Benny and Brenda across the street from Jim and Lee Caldwell's house.

The last couple of nights I’ve been going through old pictures, less-old pictures, and newer pictures picking out just the right ones for cookbooks I started a year or so ago for my siblings.  In doing that, I can’t help but reminisce, and this photo makes me think about Lee, Mom’s good friend for many, many years. 

Lee lived across the street from us when we were small, she and Jim, her husband, a tall, thin man who loved children.  Lee loves to tell stories about the neighborhood children coming to the house and asking Lee if “Jim could come out and play.”  She would look to him to see if it was a nod or a head shake and respond accordingly.  “Well, for a little while,” or “No, he can’t come out right now.”  The latter response would prompt a frown and the child relating the story to the parent with the addendum that “Lee won’t let Jim come out and play.”  She gets a kick out of telling this story and laughs gleefully.

She also gets a kick out of telling the story about my brother and I coming over to “help” Jim work in the yard.  Benny was six; I was four.  We, as the story goes, (I can’t remember it) were helping with the hard labor of picking up sticks out of the yard.  When it was all said and done, Jim says, “Well, I think that deserves an ice cream cone, don’t you?”  That was back in the day when the town boasted a Dairy Dream, two hardware stores, a dry cleaner, a Five and Dime, three or four clothing stores, a drug store (where we got the most delicious cherry cokes at the counter), a newspaper, at least one car dealership, multiple filling stations, and multiple grocery stores.  Whew!  I know I’m leaving out a bunch of things.  Oh, yeah!  A hospital, a dentist, a bank, the post office; of course, the court house.  And can’t forget the taverns.  There were as many of those as there were churches.  In other words, a real town, a town full of life, a town where people bought and sold from each other, did their living and made their living in the town they lived in.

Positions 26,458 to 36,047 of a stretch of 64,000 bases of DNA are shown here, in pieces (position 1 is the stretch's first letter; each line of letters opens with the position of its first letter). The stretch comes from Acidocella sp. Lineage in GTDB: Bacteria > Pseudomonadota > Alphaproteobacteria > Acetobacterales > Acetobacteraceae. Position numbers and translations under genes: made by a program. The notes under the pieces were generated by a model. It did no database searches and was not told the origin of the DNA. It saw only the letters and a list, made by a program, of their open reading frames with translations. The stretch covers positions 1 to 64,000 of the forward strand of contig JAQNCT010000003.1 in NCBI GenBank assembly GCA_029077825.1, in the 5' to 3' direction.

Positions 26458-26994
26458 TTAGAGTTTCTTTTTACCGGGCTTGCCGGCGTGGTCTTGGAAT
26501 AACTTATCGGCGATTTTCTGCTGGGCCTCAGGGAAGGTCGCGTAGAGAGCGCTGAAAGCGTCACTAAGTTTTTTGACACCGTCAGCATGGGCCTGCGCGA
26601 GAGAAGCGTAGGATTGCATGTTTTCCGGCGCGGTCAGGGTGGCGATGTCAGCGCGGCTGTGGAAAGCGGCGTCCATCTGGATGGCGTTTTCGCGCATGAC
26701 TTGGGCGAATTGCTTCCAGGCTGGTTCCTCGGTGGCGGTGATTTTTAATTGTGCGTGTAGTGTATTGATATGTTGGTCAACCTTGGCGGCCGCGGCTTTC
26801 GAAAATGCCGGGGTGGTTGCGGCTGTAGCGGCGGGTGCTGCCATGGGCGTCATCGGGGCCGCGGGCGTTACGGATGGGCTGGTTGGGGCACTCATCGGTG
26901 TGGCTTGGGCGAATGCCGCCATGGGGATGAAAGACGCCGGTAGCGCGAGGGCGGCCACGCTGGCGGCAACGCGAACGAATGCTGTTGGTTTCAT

But back to that delicious ice cream cone.  It must have been delicious because the next day, Lee says, here comes Benny knocking on the door.  When Jim comes to the door, Benny looks at him and says, “Do you think we better pick up more sticks today?”  And the good man that Jim was, said, “No, I don’t believe we need to today.  But how about we go get an ice cream cone?”

I love that story.  And I love all those good people from my childhood that seem to be disappearing right before my eyes. 

Ms. Lee still lives in the little house you see in the picture, where she has lived for decades.  It looks a little different now with a carport added, a few changes here, a few there.  Go by in the summer and she will be sitting in her swing, ready to regale you with wonderful stories of her youth (The Birger Gang!) or wonderful stories from your youth.

www.carolyar.com/Illinois/Govern/Birger.htm

www.wikipedia.org/wiki/Charles_Birger

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